Photos ship model East Indiaman PRINCE OF WALES of 1740

Wales History, Geography, Facts, & Points of Interest Britannic

  1. Several of the above dishes are now rarely eaten and may not be found on restaurant menus. Many cuisines are now represented in Welsh towns and cities, with even small towns and villages usually having takeaways, with Chinese, Indian, pizza and kebab being most common as well as the traditional fish and chips. The larger towns and cities, and in particular Cardiff, have a much wider range of restaurants and cuisines represented including a number of star-rated restaurants. The country and village pubs can also be real treats to discover.
  2. Although politically controlled by England for 800 years, throughout the centuries, a sense of national identity in Wales has manifested itself in a variety of ways: aspirations to statehood, a unique language, cultural distinctiveness, religious affiliation, sporting achievement, and, most recently, political devolution.
  3. After an absence of over 100 years, Wales rejoined the club of Celtic countries that produce whisky in 2004 with the launch of the Welsh Whisky Company. This distillery is based out of the village of Penderyn, on the edge of the Brecon Beacons near Aberdare in South Wales. Penderyn whisky has received a number of awards and makes an interesting addition to the world of whisky. The distillery visitor centre opened in June 2008.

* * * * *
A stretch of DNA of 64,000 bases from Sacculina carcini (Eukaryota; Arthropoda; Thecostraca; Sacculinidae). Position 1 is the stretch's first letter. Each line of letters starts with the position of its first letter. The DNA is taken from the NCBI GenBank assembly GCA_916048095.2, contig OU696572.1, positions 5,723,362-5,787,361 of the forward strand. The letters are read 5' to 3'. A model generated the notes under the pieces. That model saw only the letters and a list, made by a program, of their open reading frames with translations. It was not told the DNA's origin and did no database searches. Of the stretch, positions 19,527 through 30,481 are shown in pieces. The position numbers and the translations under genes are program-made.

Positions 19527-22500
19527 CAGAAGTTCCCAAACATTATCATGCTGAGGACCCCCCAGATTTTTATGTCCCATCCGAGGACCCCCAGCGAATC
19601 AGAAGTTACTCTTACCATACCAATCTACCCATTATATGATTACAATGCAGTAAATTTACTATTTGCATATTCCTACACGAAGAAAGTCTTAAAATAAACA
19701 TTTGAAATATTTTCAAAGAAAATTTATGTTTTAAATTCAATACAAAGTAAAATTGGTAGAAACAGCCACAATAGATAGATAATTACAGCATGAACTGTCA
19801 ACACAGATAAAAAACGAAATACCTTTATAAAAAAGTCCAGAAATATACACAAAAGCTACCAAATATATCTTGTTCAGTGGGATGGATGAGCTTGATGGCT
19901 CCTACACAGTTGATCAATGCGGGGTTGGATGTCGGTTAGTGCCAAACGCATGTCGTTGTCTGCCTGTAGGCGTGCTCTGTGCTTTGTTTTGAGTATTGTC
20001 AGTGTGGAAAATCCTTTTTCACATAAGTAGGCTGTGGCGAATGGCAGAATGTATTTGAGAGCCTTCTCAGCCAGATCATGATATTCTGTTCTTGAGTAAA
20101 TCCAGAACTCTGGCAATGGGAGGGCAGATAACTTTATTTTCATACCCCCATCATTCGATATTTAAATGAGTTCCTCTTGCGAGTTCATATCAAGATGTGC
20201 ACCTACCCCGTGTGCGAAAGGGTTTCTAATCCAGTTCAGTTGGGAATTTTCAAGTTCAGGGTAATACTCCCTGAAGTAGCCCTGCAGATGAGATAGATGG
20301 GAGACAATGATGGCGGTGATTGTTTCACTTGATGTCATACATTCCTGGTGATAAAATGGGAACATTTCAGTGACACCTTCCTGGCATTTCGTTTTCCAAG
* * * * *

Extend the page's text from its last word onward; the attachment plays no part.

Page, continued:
4. Tibbot, S. Minwel. "Liberality and Hospitality, Food as a Communication in Wales." In Folk Life, edited by William Linnard, vol. 24 (1985): 32–51.
  5. Wales location map highlights the geographical location of Wales on the map of Europe. Description : Map showing where is Wales located in the Europe. Disclaimer
  6. He also mentioned a mysterious object used by the Druids, which he named the "serpent's egg." It was roughly the size and shape of a small apple, and it was said that a mass of hissing serpents threw this egg into the air. If it could be caught in a white cloak before touching the ground, it would convey powers of magic to the possessor, such as the ability to float against a river current, and success in legal undertakings.
  7. It is much easier to drive from east to west across Wales (via the M4 or A55, for instance) than from north to south, due to the mountainous terrain of much of the interior. Those who know the route well can drive from North to South Wales in under 4 hours; those who do not should allow 5 or 6 hours. But that is time well spent: the journey takes in some spectacular scenery, especially for journeys on the more Western route through Snowdonia via Corris, Dolgellau, Blaenau Ffestiniog, the Crimea Pass and the Conwy Valley. The two main North South roads are the A470 Cardiff to Llandudno and the A483 Swansea to Chester. However, neither is a fast road: the A470, for instance, has only a 25-mile (40-km) two-lane stretch (from Cardiff to Merthyr Tydfil); while much of the rest of the route has been improved, there are still many places where the road is narrow and winding, and where trucks or agricultural vehicles can slow traffic considerably.